3 Mouth-Watering Wild Game Recipes Everyone Will Love in Montana
Don’t Suffer through Gamey Tasting Dinners Anymore
In Montana, hunting is a way of life. It’s in our blood, our DNA, it’s just what we do here.
While there are a plethora of deer, elk, antelope and other game animals to hunt, there’s a big drawback for many people: they can’t stomach the taste.
Wild game is much leaner than any beef you will buy in the store. Science tells us that the fat content is where the flavor is. So when you have a nice marbled steak, it’s packed full of flavor. But since you can’t get that marbling on wild game, you end up picking up flavors that you just kind of don’t care for.
How do you get around that? A lot of it is how you handle the meat, cook it, and (of course) season it.
Create the Perfect Prime Rib Style Roasts
When you harvest a deer or an elk, one of the biggest pieces of meat you get is along the top of the ribs. The back strap is one of the most prized pieces of meat due to its size, cleanliness, and tenderness.
Many people slice the straps into one-inch thick steaks. There is, however, a better way to cook this amazing piece of meat.
When you’re dealing with beef, the prime rib cut is what we call the backstrap on wild game; the difference in cuts being that with beef you generally take some of the ribs as well. Those similarities, however, mean that you can cook them in nearly the same manner.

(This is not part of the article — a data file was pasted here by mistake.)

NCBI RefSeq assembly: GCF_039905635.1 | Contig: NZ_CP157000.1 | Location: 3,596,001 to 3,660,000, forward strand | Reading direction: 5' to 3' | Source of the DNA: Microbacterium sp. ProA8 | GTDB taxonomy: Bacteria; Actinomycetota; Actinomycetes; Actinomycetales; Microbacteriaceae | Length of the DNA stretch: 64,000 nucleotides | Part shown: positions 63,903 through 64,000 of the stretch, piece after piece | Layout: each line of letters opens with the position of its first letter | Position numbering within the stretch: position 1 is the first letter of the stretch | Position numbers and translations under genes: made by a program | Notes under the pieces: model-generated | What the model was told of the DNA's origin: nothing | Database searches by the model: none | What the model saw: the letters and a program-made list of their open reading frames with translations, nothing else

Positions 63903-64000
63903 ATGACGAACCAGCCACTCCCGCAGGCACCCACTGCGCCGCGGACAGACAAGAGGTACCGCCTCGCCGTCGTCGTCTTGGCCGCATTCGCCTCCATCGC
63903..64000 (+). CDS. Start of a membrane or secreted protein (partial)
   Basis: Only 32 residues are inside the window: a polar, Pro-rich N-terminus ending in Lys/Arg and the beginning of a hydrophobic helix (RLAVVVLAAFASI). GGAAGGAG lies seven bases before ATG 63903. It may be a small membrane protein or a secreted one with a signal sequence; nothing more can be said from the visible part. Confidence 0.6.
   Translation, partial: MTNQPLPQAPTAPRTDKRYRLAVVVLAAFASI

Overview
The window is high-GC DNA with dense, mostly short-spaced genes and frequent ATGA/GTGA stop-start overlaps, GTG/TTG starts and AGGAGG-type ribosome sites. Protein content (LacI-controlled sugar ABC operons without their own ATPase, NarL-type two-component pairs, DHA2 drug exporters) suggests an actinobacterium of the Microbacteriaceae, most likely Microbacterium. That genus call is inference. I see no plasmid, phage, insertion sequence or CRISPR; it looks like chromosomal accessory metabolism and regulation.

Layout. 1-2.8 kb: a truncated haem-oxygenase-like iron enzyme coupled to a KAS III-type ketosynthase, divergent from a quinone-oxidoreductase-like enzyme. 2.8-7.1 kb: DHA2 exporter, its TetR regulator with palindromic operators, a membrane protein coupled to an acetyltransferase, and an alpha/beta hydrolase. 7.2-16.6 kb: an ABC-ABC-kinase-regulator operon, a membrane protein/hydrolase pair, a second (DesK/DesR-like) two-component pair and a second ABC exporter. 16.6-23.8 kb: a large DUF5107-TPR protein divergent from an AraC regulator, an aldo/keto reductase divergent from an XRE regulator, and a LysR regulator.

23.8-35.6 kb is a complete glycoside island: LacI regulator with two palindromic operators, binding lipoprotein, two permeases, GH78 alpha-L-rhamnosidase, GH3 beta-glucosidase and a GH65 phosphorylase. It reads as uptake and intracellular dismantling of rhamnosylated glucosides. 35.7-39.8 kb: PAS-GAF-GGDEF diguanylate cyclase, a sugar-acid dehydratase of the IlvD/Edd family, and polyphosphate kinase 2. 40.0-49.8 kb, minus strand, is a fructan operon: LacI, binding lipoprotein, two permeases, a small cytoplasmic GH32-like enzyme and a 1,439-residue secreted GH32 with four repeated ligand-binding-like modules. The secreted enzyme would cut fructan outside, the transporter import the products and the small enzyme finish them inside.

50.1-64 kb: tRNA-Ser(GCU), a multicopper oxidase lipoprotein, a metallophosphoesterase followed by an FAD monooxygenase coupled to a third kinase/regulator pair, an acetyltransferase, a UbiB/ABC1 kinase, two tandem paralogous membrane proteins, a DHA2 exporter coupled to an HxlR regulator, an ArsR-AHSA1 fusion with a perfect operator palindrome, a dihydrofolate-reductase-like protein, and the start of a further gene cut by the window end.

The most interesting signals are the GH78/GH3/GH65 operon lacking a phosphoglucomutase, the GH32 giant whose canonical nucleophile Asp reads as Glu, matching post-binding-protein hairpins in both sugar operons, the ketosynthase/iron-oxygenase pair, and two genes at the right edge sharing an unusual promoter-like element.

Instead of slicing inch-thick steaks, clean the backstraps up, and cut them into sections that are six to eight inches each. On a deer you will get three to five cuts.
The only seasonings you need are salt and pepper. Liberally coat all sides of the roast, and let it rest for 30 minutes until it’s about at room temperature.
Heat a cast iron skillet with a little bit of olive oil until it’s piping hot. Then sear the roast on all sides until it’s good and brown. It should take about 60 seconds per side. Take the skillet off the heat and lay down pieces of celery (alternatively if your garden produced a boatload of zucchini you can slice those up and use those). The goal is to keep the meat from touching the metal.
Lay the roast on the celery, and insert a probe thermometer to know just went to extract it. Slide the skillet and the roast into the oven at 450 to 500 degrees, and cook until it hits 140 degrees.
When you take it out, set it on a plate and cover with tinfoil for 15 minutes. You want the temperature to come down slowly so you don’t lose all your juices. Slice about a quarter inch thick, and serve with horseradish.
Burgers that Will Knock Your Socks Off
How do you gussy up a burger? It’s more than just the fixin’s that go along with it. In fact, it’s much more when you want a delicious burger without the gamey taste.
A little disclaimer here, I don’t really measure my ingredients for this one. Just toss them in there and hope for the best.
- Antelope, deer, or elk burger
- Bread crumbs
- Parmesan cheese
- Gorgonzola cheese
- Fresh basil (optional)
- Salt and Pepper + Seasoning Salt
Chop the bacon into pieces and fry it up. If you think you have enough, add a little bit more. Dump these homemade bacon bits into a bowl with the burger.
Mince the garlic and fry it in a dab of olive oil. Keep roasting it until it just starts to brown, and dump that into the bowl with the burger and bacon.